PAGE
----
Sarah’s dad was Elijah Brogan. He was born in 1832 either in Anderson County, Tennessee, or Ireland. He married Jane Rutherford in 1853. She was born in 1837 to Isaac Rutherford and Sarah Dew.

Probably the Dews and Rutherfords had been Tennesseans for years. Sarah Dew, so family said, was part or all Cherokee. My grandmother Sarah had so many skills and such knowledge of the woods, plants and natural things that I can believe that she learned these from her grandmother.

Elijah and Jane had four children. Sarah, born Mar 7 1855, was the eldest. Jane Rutherford died about 1865, near the end of the Civil War. Likely Sarah took over the care of her two younger brothers and sister, skills that would serve her well for the next 70 years.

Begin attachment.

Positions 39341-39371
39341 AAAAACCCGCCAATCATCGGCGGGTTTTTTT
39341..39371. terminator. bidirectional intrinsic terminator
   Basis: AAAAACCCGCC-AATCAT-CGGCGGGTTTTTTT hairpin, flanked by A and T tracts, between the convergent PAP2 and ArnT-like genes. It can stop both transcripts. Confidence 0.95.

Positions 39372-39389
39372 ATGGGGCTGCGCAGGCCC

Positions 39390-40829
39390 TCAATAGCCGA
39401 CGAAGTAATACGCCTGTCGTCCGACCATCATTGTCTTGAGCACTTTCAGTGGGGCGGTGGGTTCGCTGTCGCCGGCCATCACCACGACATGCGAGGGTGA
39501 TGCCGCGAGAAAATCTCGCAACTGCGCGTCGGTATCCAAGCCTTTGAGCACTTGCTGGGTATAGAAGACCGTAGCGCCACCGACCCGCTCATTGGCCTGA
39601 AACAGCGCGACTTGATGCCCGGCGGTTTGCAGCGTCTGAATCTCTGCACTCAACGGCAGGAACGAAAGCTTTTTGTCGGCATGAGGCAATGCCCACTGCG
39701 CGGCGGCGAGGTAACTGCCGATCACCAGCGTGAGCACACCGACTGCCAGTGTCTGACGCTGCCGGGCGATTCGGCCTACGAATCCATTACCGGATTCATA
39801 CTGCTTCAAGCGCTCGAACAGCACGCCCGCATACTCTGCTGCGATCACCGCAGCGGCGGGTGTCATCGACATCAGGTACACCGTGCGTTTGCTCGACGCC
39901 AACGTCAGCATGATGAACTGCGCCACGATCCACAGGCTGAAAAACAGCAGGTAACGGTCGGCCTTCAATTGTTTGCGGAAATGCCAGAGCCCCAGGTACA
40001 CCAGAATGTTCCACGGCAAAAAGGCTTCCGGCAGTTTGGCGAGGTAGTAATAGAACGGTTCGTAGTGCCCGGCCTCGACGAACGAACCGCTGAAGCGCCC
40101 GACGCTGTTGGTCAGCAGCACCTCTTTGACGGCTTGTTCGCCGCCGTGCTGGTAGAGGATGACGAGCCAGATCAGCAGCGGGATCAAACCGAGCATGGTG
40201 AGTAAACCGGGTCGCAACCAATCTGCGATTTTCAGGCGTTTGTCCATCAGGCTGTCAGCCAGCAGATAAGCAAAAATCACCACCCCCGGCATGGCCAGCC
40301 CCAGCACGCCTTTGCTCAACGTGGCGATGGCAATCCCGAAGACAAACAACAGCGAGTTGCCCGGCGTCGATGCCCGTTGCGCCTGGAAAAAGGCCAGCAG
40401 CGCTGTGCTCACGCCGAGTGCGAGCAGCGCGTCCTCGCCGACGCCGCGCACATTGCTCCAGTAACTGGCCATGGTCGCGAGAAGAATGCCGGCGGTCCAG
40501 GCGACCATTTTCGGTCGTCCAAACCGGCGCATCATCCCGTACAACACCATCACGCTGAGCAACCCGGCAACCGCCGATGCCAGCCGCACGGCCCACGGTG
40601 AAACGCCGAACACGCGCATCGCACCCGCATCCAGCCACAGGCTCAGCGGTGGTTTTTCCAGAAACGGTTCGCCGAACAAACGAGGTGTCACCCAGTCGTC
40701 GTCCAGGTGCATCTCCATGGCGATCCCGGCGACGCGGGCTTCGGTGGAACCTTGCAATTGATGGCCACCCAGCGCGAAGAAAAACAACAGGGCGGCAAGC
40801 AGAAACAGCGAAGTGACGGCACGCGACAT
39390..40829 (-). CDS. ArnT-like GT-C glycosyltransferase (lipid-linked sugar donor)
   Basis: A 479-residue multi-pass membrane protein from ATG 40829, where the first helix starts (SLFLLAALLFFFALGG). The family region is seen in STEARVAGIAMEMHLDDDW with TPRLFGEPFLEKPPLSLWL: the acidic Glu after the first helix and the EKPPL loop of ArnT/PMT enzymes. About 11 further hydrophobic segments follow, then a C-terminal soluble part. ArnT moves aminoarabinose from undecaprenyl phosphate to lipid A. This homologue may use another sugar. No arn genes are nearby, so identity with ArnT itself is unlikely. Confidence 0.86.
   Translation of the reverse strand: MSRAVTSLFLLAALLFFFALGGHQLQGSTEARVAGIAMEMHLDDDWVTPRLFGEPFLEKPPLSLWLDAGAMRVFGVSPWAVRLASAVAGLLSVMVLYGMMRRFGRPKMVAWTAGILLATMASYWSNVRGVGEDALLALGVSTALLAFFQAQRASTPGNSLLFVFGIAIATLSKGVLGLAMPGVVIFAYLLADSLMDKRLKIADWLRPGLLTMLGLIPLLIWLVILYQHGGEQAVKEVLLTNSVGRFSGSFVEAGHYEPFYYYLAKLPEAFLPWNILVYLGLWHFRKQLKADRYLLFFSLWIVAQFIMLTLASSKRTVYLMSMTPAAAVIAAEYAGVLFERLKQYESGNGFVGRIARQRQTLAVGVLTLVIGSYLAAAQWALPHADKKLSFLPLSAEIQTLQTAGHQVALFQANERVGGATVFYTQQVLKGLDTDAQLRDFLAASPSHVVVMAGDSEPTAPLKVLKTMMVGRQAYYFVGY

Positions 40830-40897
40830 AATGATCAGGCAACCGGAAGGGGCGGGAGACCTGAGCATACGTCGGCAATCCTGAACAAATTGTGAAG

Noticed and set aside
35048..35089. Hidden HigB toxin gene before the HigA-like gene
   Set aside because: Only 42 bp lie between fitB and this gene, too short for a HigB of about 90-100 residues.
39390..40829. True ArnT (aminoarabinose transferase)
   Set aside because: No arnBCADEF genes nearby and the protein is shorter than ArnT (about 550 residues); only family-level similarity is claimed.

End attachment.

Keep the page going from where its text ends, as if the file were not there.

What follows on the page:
Civil War Tennessee

General_view_of_the_Cumberland_Gap-TN-US-LOC-1862-Dr-B-Howard
General View of the Cumberland Gap, Tennessee 1862, Dr B Howard (tap to enlarge)

There was turmoil and unrest in the States in the mid-1800s. Tennessee was a bloody battleground just waiting to happen. The climax came in 1861-1865 with the war between the North and South, aka the Civil War. Sarah told her children later that, as a child, she heard gunshots and sounds of war near her home.

The Brogan family lived in northeast Tennessee, near the Kentucky/Virginia line, almost in the Cumberland Gap area (Anderson and Campbell Counties). It was rugged territory then and still is. The people were warm, friendly and helpful. But most, including Elijah, struggled to make a living. Education was not readily available nor especially desirable. Independence and survival skills were.

Post-War Missouri

After Jane died and the war ended, Elijah moved his young family by open wagon to Missouri. Mamaw remembered that trip vividly. One can assume it wasn’t too comfy! Soon after arriving there, Elijah remarried. His new wife was Malinda Fickas, daughter of Adam Fickas and Susan McDonald.

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Anderson County TN to Clinton MO distance about 700 miles or 1126 km (tap to enlarge)